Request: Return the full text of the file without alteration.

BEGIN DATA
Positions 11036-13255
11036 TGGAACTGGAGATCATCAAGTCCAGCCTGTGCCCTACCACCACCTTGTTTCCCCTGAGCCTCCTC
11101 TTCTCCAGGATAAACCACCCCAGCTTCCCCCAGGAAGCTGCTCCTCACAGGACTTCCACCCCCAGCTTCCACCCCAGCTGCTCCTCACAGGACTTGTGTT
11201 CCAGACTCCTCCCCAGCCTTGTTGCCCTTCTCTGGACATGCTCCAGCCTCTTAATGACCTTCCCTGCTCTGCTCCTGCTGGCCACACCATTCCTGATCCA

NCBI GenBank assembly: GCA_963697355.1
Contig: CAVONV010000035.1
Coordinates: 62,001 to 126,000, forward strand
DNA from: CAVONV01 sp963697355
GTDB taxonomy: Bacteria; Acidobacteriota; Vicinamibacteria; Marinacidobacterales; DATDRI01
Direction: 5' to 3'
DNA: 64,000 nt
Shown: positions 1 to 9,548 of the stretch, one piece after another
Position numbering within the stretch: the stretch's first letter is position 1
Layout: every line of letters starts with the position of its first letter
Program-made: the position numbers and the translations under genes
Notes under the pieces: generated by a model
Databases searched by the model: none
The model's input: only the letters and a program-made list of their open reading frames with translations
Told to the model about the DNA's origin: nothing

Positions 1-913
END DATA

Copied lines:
Positions 11036-13255
11036 TGGAACTGGAGATCATCAAGTCCAGCCTGTGCCCTACCACCACCTTGTTTCCCCTGAGCCTCCTC
11101 TTCTCCAGGATAAACCACCCCAGCTTCCCCCAGGAAGCTGCTCCTCACAGGACTTCCACCCCCAGCTTCCACCCCAGCTGCTCCTCACAGGACTTGTGTT
11201 CCAGACTCCTCCCCAGCCTTGTTGCCCTTCTCTGGACATGCTCCAGCCTCTTAATGACCTTCCCTGCTCTGCTCCTGCTGGCCACACCATTCCTGATCCA

NCBI GenBank assembly: GCA_963697355.1
Contig: CAVONV010000035.1
Coordinates: 62,001 to 126,000, forward strand
DNA from: CAVONV01 sp963697355
GTDB taxonomy: Bacteria; Acidobacteriota; Vicinamibacteria; Marinacidobacterales; DATDRI01
Direction: 5' to 3'
DNA: 64,000 nt
Shown: positions 1 to 9,548 of the stretch, one piece after another
Position numbering within the stretch: the stretch's first letter is position 1
Layout: every line of letters starts with the position of its first letter
Program-made: the position numbers and the translations under genes
Notes under the pieces: generated by a model
Databases searched by the model: none
The model's input: only the letters and a program-made list of their open reading frames with translations
Told to the model about the DNA's origin: nothing

Positions 1-913